Michelle Rhee was to D.C. school as…

If you ask many champions of educational reform, the former Chancellor of D.C.’s Public Schools was the change the city’s children needed.  Rhee was hailed as a tour de force in the District’s schools and in the national press. The Ivy League grad and Teach for America alumni was positioned as a glimmer of hope, not only for public school system in the nation’s capital, but for schools nationwide.

After resigning last October, Rhee made headlines for her appearances in the acclaimed documentary, “Waiting For Superman” and on The Oprah Winfrey Show, as many speculated she would soon take her approach to a larger stage.

However, new data from the D.C. schools that Rhee held as a symbol of achievement via results, is casting doubt on the myth of the former chancellor’s brand of educational reforming magic.

The Crosby S. Noyes Education Campus, was one of the schools that Rhee repeatedly cited as proof that her approach to overhaul schools in the district was working. In 2008, the school reported dramatic improvement in standardized test scores, with the percentage of students scoring “proficient” or “advanced” in math jumping from a dismal 10 percent to 58 percent in the course of just two years.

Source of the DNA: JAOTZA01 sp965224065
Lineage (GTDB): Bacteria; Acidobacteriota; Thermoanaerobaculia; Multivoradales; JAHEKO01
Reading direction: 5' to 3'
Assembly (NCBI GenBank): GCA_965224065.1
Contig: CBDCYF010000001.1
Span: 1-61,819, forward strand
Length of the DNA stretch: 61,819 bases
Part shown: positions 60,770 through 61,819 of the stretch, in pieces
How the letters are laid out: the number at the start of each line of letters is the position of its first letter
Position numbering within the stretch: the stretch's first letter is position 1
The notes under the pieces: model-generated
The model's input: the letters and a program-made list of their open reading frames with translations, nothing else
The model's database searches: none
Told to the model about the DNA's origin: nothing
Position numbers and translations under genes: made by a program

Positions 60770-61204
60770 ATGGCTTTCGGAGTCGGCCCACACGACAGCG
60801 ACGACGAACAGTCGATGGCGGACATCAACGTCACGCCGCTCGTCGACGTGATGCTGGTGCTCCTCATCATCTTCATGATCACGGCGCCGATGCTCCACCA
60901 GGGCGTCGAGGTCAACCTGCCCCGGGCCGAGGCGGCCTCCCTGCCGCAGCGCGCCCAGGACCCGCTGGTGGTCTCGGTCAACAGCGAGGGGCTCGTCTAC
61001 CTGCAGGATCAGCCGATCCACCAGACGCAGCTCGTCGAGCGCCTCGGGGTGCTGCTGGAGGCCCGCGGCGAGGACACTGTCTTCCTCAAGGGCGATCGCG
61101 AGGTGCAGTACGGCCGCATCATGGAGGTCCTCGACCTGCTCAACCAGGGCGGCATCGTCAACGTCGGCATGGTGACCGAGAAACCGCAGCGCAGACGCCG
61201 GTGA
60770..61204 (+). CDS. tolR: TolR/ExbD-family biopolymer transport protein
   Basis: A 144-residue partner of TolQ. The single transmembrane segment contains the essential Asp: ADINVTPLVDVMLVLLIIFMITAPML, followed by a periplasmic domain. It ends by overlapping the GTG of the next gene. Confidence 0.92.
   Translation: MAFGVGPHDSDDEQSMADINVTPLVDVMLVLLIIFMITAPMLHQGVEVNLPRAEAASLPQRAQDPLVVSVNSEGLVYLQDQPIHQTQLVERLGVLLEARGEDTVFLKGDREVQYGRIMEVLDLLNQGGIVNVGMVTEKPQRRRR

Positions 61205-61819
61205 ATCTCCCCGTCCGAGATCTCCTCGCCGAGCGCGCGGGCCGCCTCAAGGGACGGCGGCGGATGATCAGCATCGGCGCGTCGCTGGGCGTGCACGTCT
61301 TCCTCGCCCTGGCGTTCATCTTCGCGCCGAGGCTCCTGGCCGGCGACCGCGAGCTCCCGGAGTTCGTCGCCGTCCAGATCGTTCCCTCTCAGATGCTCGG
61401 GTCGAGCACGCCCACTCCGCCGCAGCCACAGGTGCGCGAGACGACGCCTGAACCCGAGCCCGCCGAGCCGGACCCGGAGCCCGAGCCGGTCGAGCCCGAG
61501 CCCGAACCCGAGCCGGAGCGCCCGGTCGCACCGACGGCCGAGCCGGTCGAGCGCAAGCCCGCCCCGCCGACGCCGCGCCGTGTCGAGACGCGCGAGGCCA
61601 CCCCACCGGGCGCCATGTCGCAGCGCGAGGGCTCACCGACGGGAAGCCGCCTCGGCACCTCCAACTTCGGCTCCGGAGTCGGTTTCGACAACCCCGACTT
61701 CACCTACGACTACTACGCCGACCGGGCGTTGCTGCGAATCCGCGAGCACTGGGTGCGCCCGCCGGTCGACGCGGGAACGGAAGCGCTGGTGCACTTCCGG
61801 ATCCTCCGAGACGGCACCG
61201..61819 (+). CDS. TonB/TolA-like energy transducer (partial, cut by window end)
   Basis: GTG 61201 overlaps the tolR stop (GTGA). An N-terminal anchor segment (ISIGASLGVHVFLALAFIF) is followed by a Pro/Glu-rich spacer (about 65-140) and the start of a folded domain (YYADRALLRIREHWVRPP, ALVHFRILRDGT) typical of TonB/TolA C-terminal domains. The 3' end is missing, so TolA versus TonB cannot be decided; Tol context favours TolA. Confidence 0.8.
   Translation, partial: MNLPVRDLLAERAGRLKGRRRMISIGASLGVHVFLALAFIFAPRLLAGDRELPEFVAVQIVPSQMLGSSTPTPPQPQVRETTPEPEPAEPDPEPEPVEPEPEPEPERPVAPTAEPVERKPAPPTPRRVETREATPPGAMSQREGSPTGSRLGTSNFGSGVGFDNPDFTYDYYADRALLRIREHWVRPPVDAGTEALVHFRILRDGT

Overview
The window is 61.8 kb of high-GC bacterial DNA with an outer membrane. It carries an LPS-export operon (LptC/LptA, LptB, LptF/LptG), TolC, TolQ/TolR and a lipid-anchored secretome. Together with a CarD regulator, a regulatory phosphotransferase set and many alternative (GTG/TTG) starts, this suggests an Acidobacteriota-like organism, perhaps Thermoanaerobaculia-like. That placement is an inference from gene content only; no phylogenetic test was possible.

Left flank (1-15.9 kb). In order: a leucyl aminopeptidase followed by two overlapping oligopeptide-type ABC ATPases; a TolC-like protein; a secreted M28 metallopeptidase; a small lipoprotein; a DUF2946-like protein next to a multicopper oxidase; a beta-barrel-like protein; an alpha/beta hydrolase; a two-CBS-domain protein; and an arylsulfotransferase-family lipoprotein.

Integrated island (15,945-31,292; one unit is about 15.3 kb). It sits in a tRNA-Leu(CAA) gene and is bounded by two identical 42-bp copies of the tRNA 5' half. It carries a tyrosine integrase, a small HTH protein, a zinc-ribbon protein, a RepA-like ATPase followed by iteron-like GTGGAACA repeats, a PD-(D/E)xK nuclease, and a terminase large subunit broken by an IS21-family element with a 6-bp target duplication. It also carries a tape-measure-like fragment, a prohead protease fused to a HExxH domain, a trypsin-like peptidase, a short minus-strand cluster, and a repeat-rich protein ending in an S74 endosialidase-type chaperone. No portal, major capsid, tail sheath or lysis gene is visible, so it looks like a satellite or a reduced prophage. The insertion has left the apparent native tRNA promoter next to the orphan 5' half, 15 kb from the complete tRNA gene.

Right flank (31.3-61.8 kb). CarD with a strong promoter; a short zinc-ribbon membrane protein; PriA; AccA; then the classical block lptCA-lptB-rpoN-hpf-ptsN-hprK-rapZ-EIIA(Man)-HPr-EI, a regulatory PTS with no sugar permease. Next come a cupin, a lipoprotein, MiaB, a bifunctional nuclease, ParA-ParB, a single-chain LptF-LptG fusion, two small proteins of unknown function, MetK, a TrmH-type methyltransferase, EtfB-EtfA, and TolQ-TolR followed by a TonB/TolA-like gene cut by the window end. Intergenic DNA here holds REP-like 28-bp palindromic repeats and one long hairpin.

Rhee rewarded those attributed for Noyes’ remarkable progress with bonuses, up to $8,000 for teachers and $10,000 its principle in 2008 and again in 2010.

This week, in an article that has sparked heated debate, USA Today released the findings of its investigation into allegations that the scores from Noyes’ students were not wholly reflective of improvement, but coaching or cheating instead.

Documents secured under Washington D.C.’s Freedom of Information act found that the students at Noyes reported a high rate of erasures– the changing of answers on their standardized tests. The data showed that not only were students second guessing their responses, but that their second guess usually moved their answers for incorrect to correct.

The data raises serious questions not only about the progress reported at Noyes but also the progress reported across D.C. schools during Rhee’s time as chancellor at large. Rhee addressed the allegations during a segment of The Tavis Smiley Show.

Throughout her time Rhee faced criticism that her approach was not focused enough on the longevity but numbers. Her systematic concentration on test scores angered many within the city’s school system who were laid off through the chancellor’s implementation in response to economic cuts. Many argued the over 200 teachers Rhee fired were the most valuable asset to the education of D.C. students.